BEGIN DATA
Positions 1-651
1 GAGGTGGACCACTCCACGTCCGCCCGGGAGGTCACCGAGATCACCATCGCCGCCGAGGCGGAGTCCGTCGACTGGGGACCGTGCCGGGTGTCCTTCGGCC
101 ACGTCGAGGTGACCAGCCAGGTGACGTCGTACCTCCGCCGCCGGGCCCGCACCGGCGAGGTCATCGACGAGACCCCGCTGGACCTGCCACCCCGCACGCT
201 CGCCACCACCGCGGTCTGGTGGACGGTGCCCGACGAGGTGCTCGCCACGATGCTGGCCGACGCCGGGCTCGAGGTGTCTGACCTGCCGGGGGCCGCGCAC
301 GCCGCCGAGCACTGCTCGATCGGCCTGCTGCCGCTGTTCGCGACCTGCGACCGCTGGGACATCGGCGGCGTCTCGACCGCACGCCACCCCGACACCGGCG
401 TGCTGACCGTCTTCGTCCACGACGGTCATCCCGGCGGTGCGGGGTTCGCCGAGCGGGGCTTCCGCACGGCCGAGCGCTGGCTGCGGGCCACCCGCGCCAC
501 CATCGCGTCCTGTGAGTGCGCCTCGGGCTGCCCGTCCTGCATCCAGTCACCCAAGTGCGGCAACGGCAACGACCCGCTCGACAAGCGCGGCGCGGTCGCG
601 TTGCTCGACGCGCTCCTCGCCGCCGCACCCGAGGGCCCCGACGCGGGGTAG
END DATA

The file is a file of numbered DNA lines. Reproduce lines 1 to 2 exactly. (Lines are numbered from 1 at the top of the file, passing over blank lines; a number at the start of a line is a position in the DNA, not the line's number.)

Positions 1-651
1 GAGGTGGACCACTCCACGTCCGCCCGGGAGGTCACCGAGATCACCATCGCCGCCGAGGCGGAGTCCGTCGACTGGGGACCGTGCCGGGTGTCCTTCGGCC